Mobile industry insiders say a deal under which Nokia would turn to Microsoft's new software as its go-to OS could be announced as soon as this week.
Microsoft and Nokia are said to be discussing a partnership that would see the Finnish phone maker adopt Windows Phone 7 as the primary operating system for its mobile devices in a number of markets, including the U.S.
Various media outlets are reporting that a deal could be announced as soon as this week. Microsoft and Nokia have not confirmed the talks.
Nokia remains the world's largest cell phone maker, but its market share has come under significant threat from Google Android and Apple's iPhone. Microsoft, meanwhile, is struggling to build momentum for its Windows Phone 7 platform, which debuted last November. An alliance, it's thought, could give both companies a much needed boost.
Speculation favors a scenario that would see Nokia adopt Windows Phone 7 for its higher end smartphone lineup. That would free the company from the multi-billion dollar per year commitment to research, develop, and market the open source Symbian.
Such a deal would give Microsoft an exclusive hardware partner who could boost its footprint in international markets where it currently has little presence. Nokia CEO Stephen Elop is a former Microsoft senior executive who is well-versed in Redmond's culture and operating methods. Elop is said to be contemplating a major shakeup of Nokia's top brass in an effort to reinvigorate the company.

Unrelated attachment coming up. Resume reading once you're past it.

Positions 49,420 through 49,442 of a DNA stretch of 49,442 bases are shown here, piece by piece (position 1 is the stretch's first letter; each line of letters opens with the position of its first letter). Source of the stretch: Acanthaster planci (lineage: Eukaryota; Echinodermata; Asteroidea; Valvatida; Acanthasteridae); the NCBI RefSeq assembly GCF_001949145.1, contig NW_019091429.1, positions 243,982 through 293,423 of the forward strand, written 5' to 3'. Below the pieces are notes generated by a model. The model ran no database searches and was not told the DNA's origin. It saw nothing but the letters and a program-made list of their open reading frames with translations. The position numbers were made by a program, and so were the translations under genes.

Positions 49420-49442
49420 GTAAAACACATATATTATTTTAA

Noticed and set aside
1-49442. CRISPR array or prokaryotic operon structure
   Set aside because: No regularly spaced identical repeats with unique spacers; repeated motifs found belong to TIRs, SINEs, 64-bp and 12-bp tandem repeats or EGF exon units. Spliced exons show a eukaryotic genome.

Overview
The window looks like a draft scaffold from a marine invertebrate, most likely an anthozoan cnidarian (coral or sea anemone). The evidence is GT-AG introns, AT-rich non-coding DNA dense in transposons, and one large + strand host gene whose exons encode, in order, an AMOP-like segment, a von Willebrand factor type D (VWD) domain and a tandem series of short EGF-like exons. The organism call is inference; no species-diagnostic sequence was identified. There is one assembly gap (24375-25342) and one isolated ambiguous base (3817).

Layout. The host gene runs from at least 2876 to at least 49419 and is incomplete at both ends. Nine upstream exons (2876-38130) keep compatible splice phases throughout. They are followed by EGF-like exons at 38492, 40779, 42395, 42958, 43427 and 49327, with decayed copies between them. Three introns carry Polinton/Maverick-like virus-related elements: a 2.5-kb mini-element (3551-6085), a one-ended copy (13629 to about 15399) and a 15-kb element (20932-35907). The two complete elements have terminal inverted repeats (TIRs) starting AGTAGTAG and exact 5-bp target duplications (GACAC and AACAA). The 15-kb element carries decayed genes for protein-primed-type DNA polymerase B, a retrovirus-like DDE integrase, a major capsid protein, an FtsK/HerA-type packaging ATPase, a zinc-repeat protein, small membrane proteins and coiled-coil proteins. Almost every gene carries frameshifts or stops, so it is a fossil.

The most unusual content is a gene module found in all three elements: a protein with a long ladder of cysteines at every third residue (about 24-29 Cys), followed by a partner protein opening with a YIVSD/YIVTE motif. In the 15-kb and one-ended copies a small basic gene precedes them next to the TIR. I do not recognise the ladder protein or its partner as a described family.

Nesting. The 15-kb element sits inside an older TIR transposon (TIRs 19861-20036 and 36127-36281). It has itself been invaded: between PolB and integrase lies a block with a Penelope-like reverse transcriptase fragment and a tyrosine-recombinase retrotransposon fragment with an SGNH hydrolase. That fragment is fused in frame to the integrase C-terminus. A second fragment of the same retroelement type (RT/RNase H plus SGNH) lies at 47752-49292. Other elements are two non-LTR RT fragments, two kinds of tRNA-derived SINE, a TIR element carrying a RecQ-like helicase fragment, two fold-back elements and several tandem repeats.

But there's also a chance an alliance could do little to help Microsoft or Nokia in the mobile market, where they risk becoming afterthoughts amid the buzz surrounding Android and the iPhone.
Major U.S. carriers have shoved Nokia phones to the back of their warehouses in favor of offerings from Android OEMs like Samsung and HTC. As of Monday, AT&T was offering just two Nokia phones on its Web site, T-Mobile was pitching four, and Sprint had none.
"Android continues to gain by leaps and bounds, helping to drive the smartphone market," said IDC analyst Ramon Llamas, in a research note Monday. "It has become the cornerstone of multiple vendors' smartphone strategies, and has quickly become a challenger to market leader Symbian."
IDC noted that Nokia's share of the worldwide smartphone market slipped to 33.1% in the fourth quarter of 2010, down from 39% in the fourth quarter of 2009.
The carriers don't seemed to be overly enthralled with Windows Phone 7-based devices either, as many have reduced the price on those phones by 50% or more since launching them only three months ago. Microsoft recently said it has shipped more than 2 million Windows Phone 7 units, but it's unclear how many of those have actually made it into the hands of consumers.
Microsoft shares were up 1.98%, to $28.32, in afternoon trading Monday. Nokia shares were up 1.76%, to $11.24.
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